The Milky Way looks impressive in photos, and it’s a favorite subject of many astrophotographers. You can give it a new dimension in your images by capturing it in a panorama. In this video, photographer Mike Smith shares a step-by-step guide for creating a Milky Way panorama, from setting up your camera to stitching the images together.
On 23 May, the first 60 SpaceX’s Starlink satellites were successfully launched into orbit. They were caught on camera and they look spectacular while orbiting around the Earth together. However, the ultimate plan is to launch nearly 12,000 of these satellites. Have you wondered how it will affect the night skies? Astronomers are concerned that they will pollute the night sky, and astrophotography is only one of the areas that could be hindered by this many satellites in the orbit.
Among so many great moon photos out there, it doesn’t happen all too often anymore that one of them makes you stop scrolling and just stare in awe. This is what happened to me when I saw this magnificent moon photo by Andrew McCarthy. Then I read that it’s an 81-megapixel photo, stacked from nearly 50,000 exposures. I reached out to Andrew curious to learn more, and he kindly shared the details of his process with DIYP.
Photographer Andrew McCarthy has recently published a breathtaking image of the Solar System. The photo is a composite made from the images he took, but what makes it even more impressive is that all the photos were taken from his own backyard. Andrew shared some details with DIYP and explained how he got all the photos, as well as the final image.
If you have access to dark and clear skies, you should have a great opportunity to catch Comet 46P / Wirtanen leading up to it’s closest approach on December 16th. It’s great timing as there’s barely any moonlight to interfere with viewing the comet, too!
This is the second installment of my new series called The Process. Each time I’ll take you through the planning, shooting and processing of an image. On this post, I’ll also be sharing how to find the comet 46P, how I shot my images, and taking a special first look at the new Sigma 40mm f1.4 ART lens!
Let’s get going!
Winners of the 2018 Astronomy Photographer of the Year contest have just been announced. This is the tenth year of the competition, and just like before, the winning images didn’t disappoint. The judges had a difficult task of selecting 31 out of 4,200 images from 91 countries. But the selected best of the best will take your breath away.
When it comes to reflections of celestial objects on a water surface, we can usually take photos like this of the Sun or the Moon. But over these few days, Mars has been so bright that you can also capture its reflection on the ocean. Boston-based photographer Abdul Dremali did it and combined with the Milky Way, it sure looks awe-inspiring.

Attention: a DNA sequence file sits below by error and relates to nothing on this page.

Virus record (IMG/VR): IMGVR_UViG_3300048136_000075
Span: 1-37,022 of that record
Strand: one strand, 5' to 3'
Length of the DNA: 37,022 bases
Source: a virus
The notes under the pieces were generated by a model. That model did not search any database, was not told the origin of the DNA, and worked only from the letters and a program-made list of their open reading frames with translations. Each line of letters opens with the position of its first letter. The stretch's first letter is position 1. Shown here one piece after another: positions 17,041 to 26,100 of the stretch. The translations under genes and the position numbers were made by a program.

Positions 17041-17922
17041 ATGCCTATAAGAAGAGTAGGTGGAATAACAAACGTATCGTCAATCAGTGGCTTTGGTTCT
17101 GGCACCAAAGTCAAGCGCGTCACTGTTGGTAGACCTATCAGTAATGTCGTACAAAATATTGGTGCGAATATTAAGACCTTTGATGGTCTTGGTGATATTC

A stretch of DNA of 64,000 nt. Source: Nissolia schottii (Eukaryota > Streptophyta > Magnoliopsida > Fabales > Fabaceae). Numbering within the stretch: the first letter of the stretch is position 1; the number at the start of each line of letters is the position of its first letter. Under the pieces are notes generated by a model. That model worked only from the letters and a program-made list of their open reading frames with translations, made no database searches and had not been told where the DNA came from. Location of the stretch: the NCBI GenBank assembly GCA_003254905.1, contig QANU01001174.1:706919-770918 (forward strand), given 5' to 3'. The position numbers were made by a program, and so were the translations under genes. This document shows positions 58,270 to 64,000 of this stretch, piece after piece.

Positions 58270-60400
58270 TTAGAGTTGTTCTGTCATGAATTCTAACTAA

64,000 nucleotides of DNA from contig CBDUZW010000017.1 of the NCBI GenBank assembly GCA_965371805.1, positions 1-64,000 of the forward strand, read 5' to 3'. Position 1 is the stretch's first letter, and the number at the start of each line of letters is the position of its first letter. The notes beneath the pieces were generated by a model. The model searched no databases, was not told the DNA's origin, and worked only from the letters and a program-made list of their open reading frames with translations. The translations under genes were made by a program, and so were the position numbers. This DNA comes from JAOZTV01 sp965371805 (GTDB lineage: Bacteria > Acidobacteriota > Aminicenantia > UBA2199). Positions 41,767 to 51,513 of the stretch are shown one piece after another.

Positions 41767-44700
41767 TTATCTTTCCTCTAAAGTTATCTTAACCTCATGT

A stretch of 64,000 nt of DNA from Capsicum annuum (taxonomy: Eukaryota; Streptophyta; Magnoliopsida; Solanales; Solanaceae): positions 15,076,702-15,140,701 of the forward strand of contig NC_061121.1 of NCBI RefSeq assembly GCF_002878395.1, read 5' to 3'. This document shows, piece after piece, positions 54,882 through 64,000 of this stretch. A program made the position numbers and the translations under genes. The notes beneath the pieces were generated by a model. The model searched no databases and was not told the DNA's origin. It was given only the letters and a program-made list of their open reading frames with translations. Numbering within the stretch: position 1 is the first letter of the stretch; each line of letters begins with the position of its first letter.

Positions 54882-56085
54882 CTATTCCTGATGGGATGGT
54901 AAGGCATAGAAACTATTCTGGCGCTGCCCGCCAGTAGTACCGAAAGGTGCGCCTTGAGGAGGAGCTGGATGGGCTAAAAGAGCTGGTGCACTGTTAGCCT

Whatever your spin is on the SpaceX launch of the Falcon Heavy and the stunt of Starman and the Roadster, it put on our radar topics such as space and space missions, rockets, interplanetary travel or technological advances.
In my case, once footage of the car and Starman started to arrive and people wondered if it could be observed from Earth, there was just one thing in my mind: to find the answer to that question and if yes, to try take a picture – better yet, a video – of it.
Next in our Photographer Spotlight series is Sara Wager.
Sara is a British astrophotographer currently based in Spain. She creates fascinating photographs of Deep-Sky Objects from our universe, including galaxies, areas of nebulosity and planetary nebulas.
The Royal Observatory Greenwich, in association with Insight Investment and BBC Sky at Night Magazine, organized the ninth annual contest for the Insight Astronomy Photographer of the Year. They have recently published the shortlisted images for 2017, which will show you spectacular images of space taken from all corners of the world.
Over 3800 entries were sent to the contest, from 91 countries across the globe. They range from stunning photos of Aurorae to photos of galaxies, comets, planets, and stars. The contest even includes the first time images of Uranus and asteroids. Out of almost 4000 photos, here are 31 of the shortlisted ones for your enjoyment and inspiration.